Saturday, September 19, 2009


"Women watching children, Heidelberg, August 1954"
Let's back up a little bit to "The Catholic activist Dorothy
Day and children, 1950's." These are photographs. Black
and white. Earlier in the day I confuse Doris Day with
Dorothy in a conversation about service versus dogma.
Now I am in a books store where the Day photograph
trots toward me from a book I open, called Our World.
In a moment I hear the Beatles sing "hey bulldog." And I
am reminded of a blog a friend in Germany wrote with
that title. The pages flip and "Women watching children,
Heidelberg , August 1954" is staring at me. Who will
recognize the oddness, the tiny swirl of convergence,
the idea that something like this has landed on a flower,
hesitated in its own busyness, and then gone on?

Thursday, September 17, 2009

Funeral for the Marlboro Man

There were 5 of us at the funeral for the Man. George Peppard was gone. So was the Duke. We had brought the Man’s horse, black, 1/4, 19 hands or so, name of Tar Baby. A beauty. There weren’t much to say. We brung our’n animals too. As a sign of respect our work gloves covered their ears. Numbers was everywhere there. How many packsaday, 2nd hand this, 3rd hand that. Goddam first hand nuthin’. Tar counts. Damn. Some folks with orchestra instruments was playin’ The Magnificent 7. So they lowered the Man and the band perked up the horse’s ears a bit. The tawny gloves wavin’. All 5 of us with zippos a-clickin, the light flashing off that silver. That was it. Shit.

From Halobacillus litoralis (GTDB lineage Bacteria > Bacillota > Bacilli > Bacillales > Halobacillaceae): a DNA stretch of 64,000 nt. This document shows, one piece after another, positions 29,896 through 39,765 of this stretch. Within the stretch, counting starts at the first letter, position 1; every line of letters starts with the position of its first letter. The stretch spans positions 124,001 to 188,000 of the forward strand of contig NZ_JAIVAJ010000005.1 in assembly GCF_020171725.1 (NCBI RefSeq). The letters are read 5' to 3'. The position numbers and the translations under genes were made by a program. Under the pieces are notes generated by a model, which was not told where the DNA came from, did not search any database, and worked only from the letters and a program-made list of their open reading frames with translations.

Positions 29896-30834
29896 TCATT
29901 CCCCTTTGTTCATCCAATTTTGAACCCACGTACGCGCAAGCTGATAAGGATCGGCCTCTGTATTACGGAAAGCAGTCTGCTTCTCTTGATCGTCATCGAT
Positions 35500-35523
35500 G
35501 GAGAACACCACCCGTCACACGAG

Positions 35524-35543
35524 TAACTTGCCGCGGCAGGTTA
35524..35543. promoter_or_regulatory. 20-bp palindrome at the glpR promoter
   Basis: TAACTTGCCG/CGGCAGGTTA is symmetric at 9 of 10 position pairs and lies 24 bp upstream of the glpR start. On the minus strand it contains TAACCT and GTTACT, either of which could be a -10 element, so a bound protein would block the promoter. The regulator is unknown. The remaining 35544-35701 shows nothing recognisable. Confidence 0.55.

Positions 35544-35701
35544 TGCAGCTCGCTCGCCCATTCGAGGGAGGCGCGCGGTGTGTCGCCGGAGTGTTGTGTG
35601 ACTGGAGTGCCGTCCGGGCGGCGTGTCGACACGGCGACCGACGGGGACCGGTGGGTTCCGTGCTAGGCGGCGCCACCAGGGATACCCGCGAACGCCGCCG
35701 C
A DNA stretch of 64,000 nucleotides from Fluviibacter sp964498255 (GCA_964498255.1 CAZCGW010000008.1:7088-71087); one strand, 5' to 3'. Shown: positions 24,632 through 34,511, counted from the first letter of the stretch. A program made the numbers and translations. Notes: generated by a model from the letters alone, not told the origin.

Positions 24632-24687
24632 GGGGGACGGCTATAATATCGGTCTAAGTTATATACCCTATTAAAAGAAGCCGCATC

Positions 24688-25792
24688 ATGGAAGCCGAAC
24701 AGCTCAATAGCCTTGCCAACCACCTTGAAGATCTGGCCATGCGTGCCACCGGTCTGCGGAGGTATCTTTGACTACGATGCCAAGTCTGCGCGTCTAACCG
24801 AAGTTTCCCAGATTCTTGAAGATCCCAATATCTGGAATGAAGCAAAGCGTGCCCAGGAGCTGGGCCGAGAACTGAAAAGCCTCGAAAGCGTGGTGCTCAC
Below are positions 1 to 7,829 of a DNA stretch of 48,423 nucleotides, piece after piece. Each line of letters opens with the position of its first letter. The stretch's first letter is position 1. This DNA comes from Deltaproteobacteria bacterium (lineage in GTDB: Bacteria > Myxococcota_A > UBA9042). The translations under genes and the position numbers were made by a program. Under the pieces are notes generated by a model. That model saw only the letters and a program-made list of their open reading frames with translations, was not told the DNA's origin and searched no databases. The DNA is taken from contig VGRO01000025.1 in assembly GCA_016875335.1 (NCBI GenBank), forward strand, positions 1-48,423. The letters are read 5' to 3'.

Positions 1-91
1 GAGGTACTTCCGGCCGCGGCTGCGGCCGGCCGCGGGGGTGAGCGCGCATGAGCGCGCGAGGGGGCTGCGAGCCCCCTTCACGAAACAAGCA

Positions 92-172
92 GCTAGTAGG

I wrote this in response to SarahJane's story on her blog called Death of the Marlboro Man. If you haven't read it you should. It would make Donald Barthelme smile.

Friday, September 11, 2009

Hair loss

So I spontaneously decided to get my hair cut. I pulled in to a hair place not far from where I live. I did this because if I just ponder getting a cut, my hair will quickly shampoo itself and even start whistling. There is also this inversely proportional thing where the closer I get to the cutting chair the less I know what I want. But I can always tell if the stylist knows what I want even though I don't know. If he/she looks at me in the mirror while holding my hair I feel fine. But if she only looks at my hair, I am worried. It's a holistic thing.